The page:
ZIRKER v. CITY OF BEND, 233 Or. App. 601 (2010)

227 P.3d 1174

Douglas ZIRKER, Viviann Zirker, and Patricia Nippert, Petitioners, v. CITY OF BEND and Steidl Road, LLC, Respondents.

Nos. 2008217; A142288.Oregon Court of Appeals.Argued and submitted October 6, 2009.
February 17, 2010.

Appeal from the Land Use Board of Appeals.

Pamela Hardy argued the cause and filed the reply brief for petitioners. With her on the joint brief were William H. Sherlock and Hutchinson, Cox, Coons, DuPriest, Orr Sherlock, P.C.

Helen Eastwood argued the cause for respondents. With her on the joint brief were Bryant, Lovlien Jarvis, P.C., and Mary A. Winters.

Before Wollheim, Presiding Judge, and Brewer, Chief Judge, and Sercombe, Judge.[*]

[*] Brewer, C. J., vice Edmonds, P. J.


Reversed and remanded.

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Petitioners seek review of an opinion and order of the Land Use Board of Appeals (LUBA). The opinion affirmed a decision of the City of Bend (city) that approved respondent’s site plan for a triplex residence. LUBA determined that the city erred in granting respondent’s requested variances to street improvement, property dedication, and special setback standards for the development. However, it concluded that an alternative waiver of those requirements by the city engineer was sufficient to sustain approval of the site plan. Petitioners, who are neighbors opposed to the triplex development, contend that LUBA erred in affirming the plan on that basis. They claim that the waiver standard applied by the engineer was too indefinite to pass muster under ORS 227.173(1). Petitioners also assert that the engineer lacks authority to waive the special setback standard. Respondent cross-assigns error to LUBA’s determination that the city erred in granting the variances. We review the board’s opinion and order to determine whether it is “unlawful in substance.” ORS 197.850(9)(a). We conclude that LUBA correctly held that the waiver standard was lawful under ORS 227.173(1), but that the board erred in determining that the city engineer had authority to waive the setback standard. We also conclude that the cross-assignments of error lack merit. Accordingly, we reverse and remand the opinion and order to LUBA.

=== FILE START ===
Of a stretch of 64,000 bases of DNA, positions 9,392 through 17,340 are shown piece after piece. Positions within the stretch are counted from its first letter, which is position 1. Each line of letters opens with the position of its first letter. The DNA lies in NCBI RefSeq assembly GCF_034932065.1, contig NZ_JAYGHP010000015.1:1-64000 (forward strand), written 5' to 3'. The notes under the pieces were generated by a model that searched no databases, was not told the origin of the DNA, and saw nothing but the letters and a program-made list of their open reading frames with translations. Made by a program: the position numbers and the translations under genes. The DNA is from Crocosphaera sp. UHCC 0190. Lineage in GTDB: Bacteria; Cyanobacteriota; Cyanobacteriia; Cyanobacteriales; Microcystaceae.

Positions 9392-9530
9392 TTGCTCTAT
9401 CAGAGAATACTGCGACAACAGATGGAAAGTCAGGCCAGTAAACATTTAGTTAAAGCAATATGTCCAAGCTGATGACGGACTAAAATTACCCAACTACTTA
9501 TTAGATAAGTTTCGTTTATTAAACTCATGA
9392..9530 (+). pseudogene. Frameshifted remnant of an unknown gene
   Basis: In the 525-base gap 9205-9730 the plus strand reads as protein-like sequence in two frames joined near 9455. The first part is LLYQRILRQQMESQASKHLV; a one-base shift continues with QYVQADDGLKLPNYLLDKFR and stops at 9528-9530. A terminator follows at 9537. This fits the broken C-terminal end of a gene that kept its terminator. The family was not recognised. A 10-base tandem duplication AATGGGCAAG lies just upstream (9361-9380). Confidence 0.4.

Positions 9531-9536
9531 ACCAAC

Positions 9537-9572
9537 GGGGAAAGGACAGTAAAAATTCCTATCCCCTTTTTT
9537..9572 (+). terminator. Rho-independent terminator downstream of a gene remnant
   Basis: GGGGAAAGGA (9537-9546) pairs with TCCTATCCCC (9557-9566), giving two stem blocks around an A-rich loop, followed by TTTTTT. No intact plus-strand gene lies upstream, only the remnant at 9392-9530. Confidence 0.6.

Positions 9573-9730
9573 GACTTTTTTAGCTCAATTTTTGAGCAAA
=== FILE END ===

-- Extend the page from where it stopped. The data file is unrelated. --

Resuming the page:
The controversy about the triplex development was not new to LUBA. Respondent sought city approval of a site plan for a triplex residence. The dwelling had already been constructed in an established neighborhood of single-family dwellings on Steidl Road, a local street in the City of Bend. Steidl Road is two blocks long, approximately 24 feet in width, and situated in a 40-foot right-of-way. The city’s road standards require a 36-foot wide pavement and a 60-foot right-of-way for a local street. The subject property and nearby lots are zoned to allow multi-family dwellings.

The city first approved construction of the triplex dwelling through an administrative process that did not include a public hearing. After that approval, respondent began to construct the building’s foundation. Petitioners then

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sought review of the administrative approval to LUBA. LUBA remanded the approval for findings on whether the decision could be made without a public hearing. Zirker v. City of Bend, 55 Or LUBA 188 (2007). Meanwhile, respondent completed construction of the triplex.

The city then adopted findings to explain the legitimacy of an administrative approval process for the triplex and the lack of a need to apply discretionary development standards. On review, LUBA rejected those findings and determined that discretionary standards did apply to the development. Tollman v. City of Bend, 56 Or LUBA 398 (2008).

Respondent then applied for site plan approval and the road improvement and setback variances under the applicable development code criteria. At the hearing before the city’s hearings officer, the city’s traffic engineer contended that the road improvement standards could be waived. The hearings officer approved the application, finding that respondent’s proposal met the variance criteria and that, alternatively, the city engineer properly waived application of the setback and road improvement standards.